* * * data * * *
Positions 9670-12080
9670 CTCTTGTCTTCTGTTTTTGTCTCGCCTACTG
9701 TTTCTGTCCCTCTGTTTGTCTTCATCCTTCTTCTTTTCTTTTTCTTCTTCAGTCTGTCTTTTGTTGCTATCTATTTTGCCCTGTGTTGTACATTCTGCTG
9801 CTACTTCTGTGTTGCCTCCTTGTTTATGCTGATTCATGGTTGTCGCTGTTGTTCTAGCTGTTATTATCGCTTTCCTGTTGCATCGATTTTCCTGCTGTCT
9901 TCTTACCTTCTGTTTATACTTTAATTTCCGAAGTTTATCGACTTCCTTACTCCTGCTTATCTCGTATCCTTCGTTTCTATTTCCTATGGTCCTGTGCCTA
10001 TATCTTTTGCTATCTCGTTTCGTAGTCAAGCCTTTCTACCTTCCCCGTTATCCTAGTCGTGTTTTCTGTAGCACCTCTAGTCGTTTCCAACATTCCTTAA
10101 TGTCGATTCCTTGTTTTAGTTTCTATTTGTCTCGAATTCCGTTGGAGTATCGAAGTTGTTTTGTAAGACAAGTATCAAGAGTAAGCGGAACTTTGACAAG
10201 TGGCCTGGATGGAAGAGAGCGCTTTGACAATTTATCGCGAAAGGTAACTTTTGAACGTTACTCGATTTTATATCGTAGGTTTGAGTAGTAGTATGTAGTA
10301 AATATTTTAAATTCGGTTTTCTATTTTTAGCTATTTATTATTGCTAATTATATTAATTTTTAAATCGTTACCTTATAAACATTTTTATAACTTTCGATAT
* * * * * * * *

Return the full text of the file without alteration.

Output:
Positions 9670-12080
9670 CTCTTGTCTTCTGTTTTTGTCTCGCCTACTG
9701 TTTCTGTCCCTCTGTTTGTCTTCATCCTTCTTCTTTTCTTTTTCTTCTTCAGTCTGTCTTTTGTTGCTATCTATTTTGCCCTGTGTTGTACATTCTGCTG
9801 CTACTTCTGTGTTGCCTCCTTGTTTATGCTGATTCATGGTTGTCGCTGTTGTTCTAGCTGTTATTATCGCTTTCCTGTTGCATCGATTTTCCTGCTGTCT
9901 TCTTACCTTCTGTTTATACTTTAATTTCCGAAGTTTATCGACTTCCTTACTCCTGCTTATCTCGTATCCTTCGTTTCTATTTCCTATGGTCCTGTGCCTA
10001 TATCTTTTGCTATCTCGTTTCGTAGTCAAGCCTTTCTACCTTCCCCGTTATCCTAGTCGTGTTTTCTGTAGCACCTCTAGTCGTTTCCAACATTCCTTAA
10101 TGTCGATTCCTTGTTTTAGTTTCTATTTGTCTCGAATTCCGTTGGAGTATCGAAGTTGTTTTGTAAGACAAGTATCAAGAGTAAGCGGAACTTTGACAAG
10201 TGGCCTGGATGGAAGAGAGCGCTTTGACAATTTATCGCGAAAGGTAACTTTTGAACGTTACTCGATTTTATATCGTAGGTTTGAGTAGTAGTATGTAGTA
10301 AATATTTTAAATTCGGTTTTCTATTTTTAGCTATTTATTATTGCTAATTATATTAATTTTTAAATCGTTACCTTATAAACATTTTTATAACTTTCGATAT